Yes and no... I mean, you're right, but I believe you've left out step 2: introduce better technology??????profit! Where step 2 is 'grant everyone a much higher quality of life' ... it is that that typically has led to a 'relaxation' of overbreeding; someone said it best (wish I knew who): Expectation of prosperous life is the best contraceptive.
I found this to be a great overview of overpopulation. http://www.slideshare.net/Nicoleta01/overpopulation-2674689 According to that, the industrial revolution was far more detrimental when combined with overpopulation than now, as you said, technology is seeking to fix its past mistakes.
Oh definitely... for example, there's enough solar energy and wind energy penetrating the atmosphere (or whipping through it, in that order) to power many times the earth's current energy needs... and do so with far less detrimental impact than divulging enormous sums of previously sequestered hydrocarbons into said same atmosphere (thus notably changing not only its composition, but the oceans' as well.) Furthermore, new techniques in desalinization and new places to produce food (skyscraper farms) can aide in getting essentials to populations without decimating quite so much of the ecostructure we rely on even as we destroy it. But... We do not yet know how to eat rock (other than salt.) Unless transhumanism can help us consume basic elements, there is an ultimate cap as to how many people can exist on earth, and if we start taking any more than half the biomass of the earth (we're doing far worse than that right now), what remains cannot regenerate at a pace sufficient to keep up with our demands (i.e., we're burning the candle at both ends.) Population, regardless of technology, must be relaxed significantly. It would be nice if people would just recognize this fact and voluntarily (and with good cheer) pro-actively have just one child for a few generations... but when have people ever been truly reasonable? =P Space exploration may be our only way out without fundamentally having to change who we are (and even that WILL fundamentally change who we are, whether we believe it yet or not.) Heeeee, sorry... favourite topics of mine all wrapped into one.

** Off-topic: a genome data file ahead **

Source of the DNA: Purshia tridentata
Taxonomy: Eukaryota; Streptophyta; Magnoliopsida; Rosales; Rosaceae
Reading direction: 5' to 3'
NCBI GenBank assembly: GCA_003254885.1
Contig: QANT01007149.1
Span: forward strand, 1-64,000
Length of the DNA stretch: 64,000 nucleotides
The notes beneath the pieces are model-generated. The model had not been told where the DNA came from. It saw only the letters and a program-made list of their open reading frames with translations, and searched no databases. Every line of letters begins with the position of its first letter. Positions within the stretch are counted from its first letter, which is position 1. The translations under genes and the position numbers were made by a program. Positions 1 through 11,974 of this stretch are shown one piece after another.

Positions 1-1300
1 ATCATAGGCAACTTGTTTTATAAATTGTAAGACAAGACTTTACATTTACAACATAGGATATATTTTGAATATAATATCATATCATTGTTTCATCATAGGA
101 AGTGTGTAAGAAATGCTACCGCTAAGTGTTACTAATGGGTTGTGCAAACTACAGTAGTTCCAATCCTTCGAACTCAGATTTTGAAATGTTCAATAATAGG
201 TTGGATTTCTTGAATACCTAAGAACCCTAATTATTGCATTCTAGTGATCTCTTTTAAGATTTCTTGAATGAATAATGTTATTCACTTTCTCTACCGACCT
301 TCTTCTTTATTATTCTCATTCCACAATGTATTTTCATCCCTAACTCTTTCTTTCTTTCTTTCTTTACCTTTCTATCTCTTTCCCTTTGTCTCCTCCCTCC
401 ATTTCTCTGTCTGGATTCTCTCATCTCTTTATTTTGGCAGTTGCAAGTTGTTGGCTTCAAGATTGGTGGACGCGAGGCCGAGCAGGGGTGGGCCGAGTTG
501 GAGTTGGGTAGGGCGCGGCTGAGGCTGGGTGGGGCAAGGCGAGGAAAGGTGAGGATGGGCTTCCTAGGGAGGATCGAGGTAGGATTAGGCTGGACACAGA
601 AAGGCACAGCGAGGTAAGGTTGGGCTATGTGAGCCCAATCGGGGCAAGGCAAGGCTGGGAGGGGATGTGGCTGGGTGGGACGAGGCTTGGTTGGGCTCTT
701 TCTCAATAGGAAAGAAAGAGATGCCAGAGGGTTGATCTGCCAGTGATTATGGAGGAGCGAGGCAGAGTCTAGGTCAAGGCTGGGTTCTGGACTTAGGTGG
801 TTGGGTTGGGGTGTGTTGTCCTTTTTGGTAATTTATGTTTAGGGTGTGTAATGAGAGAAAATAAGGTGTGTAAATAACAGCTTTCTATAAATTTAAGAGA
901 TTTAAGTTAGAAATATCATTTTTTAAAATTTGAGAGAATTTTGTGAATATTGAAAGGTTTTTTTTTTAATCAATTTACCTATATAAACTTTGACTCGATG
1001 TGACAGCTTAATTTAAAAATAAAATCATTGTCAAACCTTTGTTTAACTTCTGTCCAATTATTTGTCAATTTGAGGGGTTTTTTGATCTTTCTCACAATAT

I think machinery will definitely start to adapt to be more accepting of biochemical fuels as time progresses. As for fueling ourselves, I don't know much about biochem but I would figure we have to be somewhat close to creating some sort of easily sustainable synthetic biomass. Actually, I suppose that would count as creating new life. I am too ignorant to really have any comprehension of where we are in terms of this. Perhaps someday the same thing will both fuel our machinery and ourselves although currently one is meant to burn at a much higher rate. I wouldn't think it necessarily needs to though, our current enginering just makes it that way through pretty inefficient means. If we could come close to isolating ourselves from the external environment in terms of fuel needs both mechanically and through consumption, well that might just be the biggest breakthrough we see for a long time.
Aaaactually... all that once-was-life-slime-from-under-ground that we released into the air and water... it's edible (unlike rock.) I wouldn't be entirely surprised if we started mining the air and water for all those liberated hydrocarbons as a means to growth of new crops (i mean, a corn plant cannot be grown from anything except biomass, and oil and coal are both biomass.) This will still change the equation of life on earth dramatically... but at least not in quite so dirty a way... it'll just mean that more of the earths biomass is back in play than has been the case for the last hundred million years or so.
I don't own and refuse to own a cell phone...
I thought crops could be grown hydroponically without any need for biomass, just water, grow medium (which can be non biomass), CO2, and light.